General Nursing

The Grand Canyon – from the Bottom – Part I

May 1993

A couple of years ago when I went white water rafting with some friends in the mountains of the state of Washington, I fell overboard and nearly drowned when I was caught in a whirlpool. Even though I am an excellent swimmer and was a lifeguard when I was in high school, I felt helpless and terrified in the grip of the powerful water.

After much research, I decided to spend a week rafting on the Colorado River through the Grand Canyon to overcome my fear before I became any older.

The Grand Canyon.

I did primitive camping as a Girl Scout growing up, but haven’t done any in years. One of the men at church went on this rafting trip a few years ago, so he let me borrow his solar shower, a two-gallon clear plastic bag with a hose and clamp on the end. Since the river is a chilly fifty degrees (F), you fill the bag with river water in the morning and throw it on top of the baggage on the raft to be warmed by the sun during the day. When you pull over at night, you find someone to hold the bag over you while you take a quick shower with the warmer water while standing in your swimsuit in the river.

The trip is six days long and all-inclusive with a small plane flight from Las Vegas to the beginning of the trip at Lake Mead ending with a helicopter ride out at the end. There were enough of us to fill two large rafts including our four tour guides (a mother and son, and a married couple). After we stowed our things in waterproof bags, donned our waterproof rain suit and life jacket and shoved off, the guide gave us the “bathroom orientation”. I’ll leave it to your imagination. They told us to drink lots of water so we wouldn’t become dehydrated. We were hot while in the sun and cool after being drenched by the rapids and when in the shade which continually shifted throughout the day.

loading raft
Loading the huge rafts

After a couple hours, we pulled over for the night and set up camp. The guides set up a couple small tents for us to change clothes in and put the porta-potty at the end of a path. Then each person grabbed his duffle bag, sleeping bag, and picked out a place on the sand to sleep under the stars while the guides made us a delicious dinner. After eating, we washed our camp dishes in buckets as instructed. One of the guides brought out his guitar and sang us a few songs.

campsite at dusk
Campsite at dusk


chow line
Delicious chow line


handwash demo
Washing hands in the designated buckets.

I drank too much water so that I was up all night trotting off to the women’s pee tent. I washed my electrolytes out and became weak and dizzy. After that, I added salt to my food and didn’t drink as much water. I tend to have low blood pressure, so if it goes too low, I faint.

womens pee tent
The very familiar women’s pee tent

One day, I was chatting with Mary, one of the guides, and found out she is also a believer in Jesus Christ. We marveled at the beauty of the canyon, the result of the flood recorded in Genesis. We delighted to share some Bible verses and pray together. That night as I lay in my sleeping bag gazing up at the stars, I started humming softly to the Lord,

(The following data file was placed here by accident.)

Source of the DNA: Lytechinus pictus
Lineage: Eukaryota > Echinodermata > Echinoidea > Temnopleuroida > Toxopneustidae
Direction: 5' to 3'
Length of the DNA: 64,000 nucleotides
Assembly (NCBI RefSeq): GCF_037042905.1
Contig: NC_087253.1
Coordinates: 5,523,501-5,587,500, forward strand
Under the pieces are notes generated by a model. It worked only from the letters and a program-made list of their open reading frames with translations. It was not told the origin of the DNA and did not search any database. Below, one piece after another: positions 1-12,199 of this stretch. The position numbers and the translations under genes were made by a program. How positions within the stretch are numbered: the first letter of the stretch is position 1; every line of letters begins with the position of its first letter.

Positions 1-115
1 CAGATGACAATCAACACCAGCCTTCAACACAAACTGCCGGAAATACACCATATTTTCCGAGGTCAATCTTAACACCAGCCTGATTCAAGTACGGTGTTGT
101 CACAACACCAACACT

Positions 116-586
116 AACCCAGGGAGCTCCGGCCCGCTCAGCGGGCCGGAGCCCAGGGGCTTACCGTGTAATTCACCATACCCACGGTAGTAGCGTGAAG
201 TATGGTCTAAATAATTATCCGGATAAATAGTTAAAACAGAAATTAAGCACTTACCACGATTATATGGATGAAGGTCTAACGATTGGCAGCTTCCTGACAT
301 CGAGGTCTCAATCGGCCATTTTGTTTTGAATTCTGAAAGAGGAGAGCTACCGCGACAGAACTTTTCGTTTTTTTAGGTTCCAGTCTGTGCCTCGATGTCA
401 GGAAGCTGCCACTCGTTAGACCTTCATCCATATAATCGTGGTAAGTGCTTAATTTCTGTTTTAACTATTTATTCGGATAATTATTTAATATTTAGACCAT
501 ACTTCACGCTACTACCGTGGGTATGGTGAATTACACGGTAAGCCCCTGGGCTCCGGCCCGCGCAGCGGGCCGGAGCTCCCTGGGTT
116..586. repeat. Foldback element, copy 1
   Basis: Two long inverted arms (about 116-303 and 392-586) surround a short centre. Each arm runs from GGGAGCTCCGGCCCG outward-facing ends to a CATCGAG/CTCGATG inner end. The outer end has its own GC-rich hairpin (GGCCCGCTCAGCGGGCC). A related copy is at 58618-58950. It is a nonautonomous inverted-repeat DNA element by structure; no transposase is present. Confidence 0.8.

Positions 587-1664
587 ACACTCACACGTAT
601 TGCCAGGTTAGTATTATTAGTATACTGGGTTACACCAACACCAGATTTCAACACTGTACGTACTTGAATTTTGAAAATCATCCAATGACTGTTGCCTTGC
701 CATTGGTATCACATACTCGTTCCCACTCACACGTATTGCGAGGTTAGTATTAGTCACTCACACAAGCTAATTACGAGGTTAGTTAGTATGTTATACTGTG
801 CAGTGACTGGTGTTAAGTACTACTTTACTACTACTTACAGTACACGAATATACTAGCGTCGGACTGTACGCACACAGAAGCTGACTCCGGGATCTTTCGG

Amazing Grace, how sweet the sound, that saved a wretch like me. I once was lost, but now am found, Was blind, but now I see. -by John Newton

The next morning, Nicole, one of the ladies sleeping nearby, said she enjoyed hearing me hum the song and asked me to do it again that night.

The following days thrilled me when we went through the rapids while hanging on tightly. Thankfully, this time I didn’t go overboard. We got drenched several times a day and then the sun dried us off until the next rapids. We pulled over several times to hike, see waterfalls, and climb up for more of a view. I kept wishing I could stand on the rim and look down since you don’t get much of a view from the bottom looking up.

waterfall 4
Our guide fills our water bags at the falls with fresh clean mountain water.


waterfall 1
Pretty waterfalls

running the rapids 2 (1)

rapids run
Hang on tight!


post rapids
After being drenched in the thrilling rapids


blue water
Brilliant blue water.


helicoptered out
My helicopter flight out.

On the final day, I was the first to climb in the helicopter and fly out for my exciting five-minute ride.


I am thankful I went on this trip when I was in my thirties and didn’t wait any longer. It was more rugged than I anticipated between sleeping on the ground,  showering in the cold river, climbing up on to the three-foot-high raft, and then jumping down several times a day. I enjoyed the rugged beauty of the Canyon, realizing it was the result of the worldwide flood recorded in Genesis. If you have never read The Genesis Flood by Dr. Henry Morris and Dr. John Whitcomb, I highly recommend it.

And God remembered Noah, and every living thing, and all the cattle that was with him in the ark: and God made a wind to pass over the earth, and the waters subsided; The fountains also of the deep and the windows of heaven were stopped, and the rain from heaven was restrained; And the waters returned from off the earth continually: and after the end of the hundred and fifty days the waters were abated. Genesis 8:1-3 (KJV)

After I became a nurse practitioner, I learned about water intoxication from drinking too much water. I think I came close to that with my weakness and low blood pressure. It would have been difficult to get me out of the canyon if I would have fainted, so I thank God for His mercy to me. In the next post, I will tell how I tried to see the Canyon from the rim with nearly disastrous results.

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